That said, we get a great deal of that in The Northman. In the film, we see several instances of mythology in the form of soothsayers, a he-witch, and even a valkyrie, as well as talk of Valhalla.

But, none of it feels beautiful or heroic, as there are no shimmering rainbow bridges, or majestic shots of the halls of Asgard. Instead, it’s all rather hideous. We hear talk of their belief system, but never see the gods descend from the heavens.

In fact, in a lot of ways, it feels like what one of my favorite movies, Troy, did for Greek mythology, in that the characters speak of the gods, but we never actually see them.

The Northman also has the characters tripping on hallucinogenic drugs, which might explain why they’re occasionally seeing a screaming valkyrie in the night sky. It’s certainly something else.

Anya Taylor-Joy in The Northman
Anya Taylor-Joy in The Northman

The Cinematography Is Brutally Beautiful

Remember how much scorn I had earlier when I mentioned that Robert Eggers’ The Lighthouse wasn’t up for Best Picture? Well, that movie was nominated for one Oscar, and it was for Best Cinematography. Ultimately, the film didn’t win, but it was definitely a well deserved nomination for that film’s cinematographer, Jarin Blaschke.

In fact, Blashke has done cinematography for all three of Eggers’ movies (as well as his current film, Nosferatu), and is probably just as important to the director’s films as are the stories themselves. That’s because Blaschke really knows how to make ugly things beautiful.

In The Witch, he took muted tones and interspersed brighter colors to punctuate important moments that really stuck out. In The Lighthouse, which was in black and white, he constantly toyed with lighting, which often made certain images disturbing and more detailed.

And, in The Northman, which is the most color-rich movie we’ve gotten out of Eggers, we get even more beauty, as there are similar tones as in The Witch, but also brilliant shots of color that really pop out on the screen. All of the landscapes appear grungy to the point that you practically feel the dirt underneath your nails, which only makes the film feel all the more authentic in its setting.

Honestly, I know very little about the art of cinematography, but what I do know is that The Northman is both beautiful, but also hard to look at at the same time, which seems to be this cinematographer’s trademark when it comes to Eggers’ movies.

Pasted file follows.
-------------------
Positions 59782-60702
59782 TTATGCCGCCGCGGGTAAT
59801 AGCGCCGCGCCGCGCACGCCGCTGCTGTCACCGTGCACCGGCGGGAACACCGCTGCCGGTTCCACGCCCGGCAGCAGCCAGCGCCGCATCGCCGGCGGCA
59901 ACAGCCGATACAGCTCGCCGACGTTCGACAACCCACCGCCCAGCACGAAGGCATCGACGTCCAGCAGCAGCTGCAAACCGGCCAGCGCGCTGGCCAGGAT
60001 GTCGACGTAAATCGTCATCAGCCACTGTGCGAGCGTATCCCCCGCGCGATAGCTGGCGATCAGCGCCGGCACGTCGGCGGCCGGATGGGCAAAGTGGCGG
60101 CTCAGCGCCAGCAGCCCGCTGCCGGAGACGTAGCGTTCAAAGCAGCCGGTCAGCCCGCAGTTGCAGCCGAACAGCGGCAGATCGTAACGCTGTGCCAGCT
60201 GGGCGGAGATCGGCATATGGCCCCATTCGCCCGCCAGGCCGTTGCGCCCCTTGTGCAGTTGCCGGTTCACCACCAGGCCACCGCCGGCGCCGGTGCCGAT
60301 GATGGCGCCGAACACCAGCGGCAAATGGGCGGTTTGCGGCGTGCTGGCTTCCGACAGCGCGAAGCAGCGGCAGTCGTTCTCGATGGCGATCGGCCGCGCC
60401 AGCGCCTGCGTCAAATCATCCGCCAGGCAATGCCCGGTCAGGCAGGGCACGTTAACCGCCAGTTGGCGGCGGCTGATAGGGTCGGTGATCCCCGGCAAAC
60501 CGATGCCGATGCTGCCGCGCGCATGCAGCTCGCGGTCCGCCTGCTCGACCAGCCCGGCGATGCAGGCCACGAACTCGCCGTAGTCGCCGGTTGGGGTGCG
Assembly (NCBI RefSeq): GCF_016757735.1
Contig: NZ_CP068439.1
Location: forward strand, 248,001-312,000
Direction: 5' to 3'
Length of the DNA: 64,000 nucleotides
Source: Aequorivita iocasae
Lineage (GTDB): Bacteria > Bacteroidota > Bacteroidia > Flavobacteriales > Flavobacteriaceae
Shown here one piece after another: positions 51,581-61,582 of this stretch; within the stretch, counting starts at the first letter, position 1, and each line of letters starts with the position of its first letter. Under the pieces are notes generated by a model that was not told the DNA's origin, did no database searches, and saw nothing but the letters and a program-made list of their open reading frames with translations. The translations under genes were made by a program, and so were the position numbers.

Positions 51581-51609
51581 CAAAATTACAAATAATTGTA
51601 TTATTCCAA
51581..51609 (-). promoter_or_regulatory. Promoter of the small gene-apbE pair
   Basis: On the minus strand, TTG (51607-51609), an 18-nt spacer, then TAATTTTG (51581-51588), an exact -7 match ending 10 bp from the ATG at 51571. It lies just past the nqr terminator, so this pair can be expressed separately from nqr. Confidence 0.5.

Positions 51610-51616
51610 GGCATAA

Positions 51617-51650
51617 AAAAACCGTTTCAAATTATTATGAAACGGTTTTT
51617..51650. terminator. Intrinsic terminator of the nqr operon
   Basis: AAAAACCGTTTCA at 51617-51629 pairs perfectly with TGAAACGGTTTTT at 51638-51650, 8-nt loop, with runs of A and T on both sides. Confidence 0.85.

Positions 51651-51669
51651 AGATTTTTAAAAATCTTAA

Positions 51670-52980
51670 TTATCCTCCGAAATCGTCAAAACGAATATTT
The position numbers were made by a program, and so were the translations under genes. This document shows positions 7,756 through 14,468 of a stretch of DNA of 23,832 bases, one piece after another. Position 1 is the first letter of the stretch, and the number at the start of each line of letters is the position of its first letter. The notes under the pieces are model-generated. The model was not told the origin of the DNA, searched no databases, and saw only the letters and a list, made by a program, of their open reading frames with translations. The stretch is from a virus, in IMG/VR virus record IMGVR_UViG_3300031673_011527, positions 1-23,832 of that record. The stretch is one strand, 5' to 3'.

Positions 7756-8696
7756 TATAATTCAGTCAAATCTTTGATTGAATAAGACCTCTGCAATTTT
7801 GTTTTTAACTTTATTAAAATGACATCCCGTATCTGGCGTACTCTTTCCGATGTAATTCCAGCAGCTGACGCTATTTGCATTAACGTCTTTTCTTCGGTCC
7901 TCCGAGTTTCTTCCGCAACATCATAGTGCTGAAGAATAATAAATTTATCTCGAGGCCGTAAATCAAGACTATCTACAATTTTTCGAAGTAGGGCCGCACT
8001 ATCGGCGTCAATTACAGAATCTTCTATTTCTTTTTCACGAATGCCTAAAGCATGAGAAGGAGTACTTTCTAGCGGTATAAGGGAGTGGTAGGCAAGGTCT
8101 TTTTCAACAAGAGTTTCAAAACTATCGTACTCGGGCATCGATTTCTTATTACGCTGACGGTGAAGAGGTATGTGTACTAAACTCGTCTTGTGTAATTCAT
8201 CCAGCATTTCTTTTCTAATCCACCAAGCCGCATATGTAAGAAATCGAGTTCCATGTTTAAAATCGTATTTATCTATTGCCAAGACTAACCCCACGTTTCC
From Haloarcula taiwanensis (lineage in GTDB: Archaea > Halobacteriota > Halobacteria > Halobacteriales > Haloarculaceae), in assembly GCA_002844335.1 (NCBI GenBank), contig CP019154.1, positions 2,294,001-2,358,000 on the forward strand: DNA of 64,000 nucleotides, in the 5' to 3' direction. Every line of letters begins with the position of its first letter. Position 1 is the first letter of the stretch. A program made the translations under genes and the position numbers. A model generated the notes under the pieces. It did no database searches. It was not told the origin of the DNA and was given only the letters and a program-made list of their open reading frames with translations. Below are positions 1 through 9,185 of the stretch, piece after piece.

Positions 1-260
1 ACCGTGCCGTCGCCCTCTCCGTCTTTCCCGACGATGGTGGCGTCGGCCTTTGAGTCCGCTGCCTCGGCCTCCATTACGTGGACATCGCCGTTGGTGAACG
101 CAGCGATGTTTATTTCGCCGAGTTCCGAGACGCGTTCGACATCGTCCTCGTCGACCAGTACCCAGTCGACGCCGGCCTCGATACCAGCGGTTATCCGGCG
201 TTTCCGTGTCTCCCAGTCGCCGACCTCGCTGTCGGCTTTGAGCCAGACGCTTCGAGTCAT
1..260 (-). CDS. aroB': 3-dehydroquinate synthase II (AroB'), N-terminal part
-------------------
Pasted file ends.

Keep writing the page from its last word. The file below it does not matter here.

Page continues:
A battle at a volcano in The Northman
A battle at a volcano in The Northman

The Last Fight Takes Place At A Volcano!

Lastly, I just have to mention that the film’s startling climax takes place at a freaking volcano! I’ve honestly tried my best to say as little about the plot as possible, since it takes a great many twists and turns, but I just can’t recommend this film enough without raving about how incredible the last few moments are, because like I said – it takes place at a volcano!

And, man, is it glorious to look at. I just raved about the cinematography, and this final fight is the purest example of that. Remember the last battle in Revenge of the Sith where Obi-Wan and Anakin are fighting amidst all of that roaring fire? Sure, it was cool and dramatic, but everything was so clear, and even clean-looking. You could see both of their faces as they gritted their teeth and swung their lightsabers.

That was fine for what it was, but it’s nothing compared to the visceral fight in The Northman, where the two challengers strip naked, and are mostly shown as silhouettes as they fight to the death.

There’s fire and brimstone, and it might as well be a battle in Hell (or rather, Hel, since this is Norse mythology). I mean, this one scene alone should be talked about regularly, and it bugs me that it isn’t, because it’s so freaking awesome!

Anyway, if other people aren’t going to keep raving about The Northman, then I will. For more news on Robert Eggers’ next film, Nosferatu, be sure to swing by here often.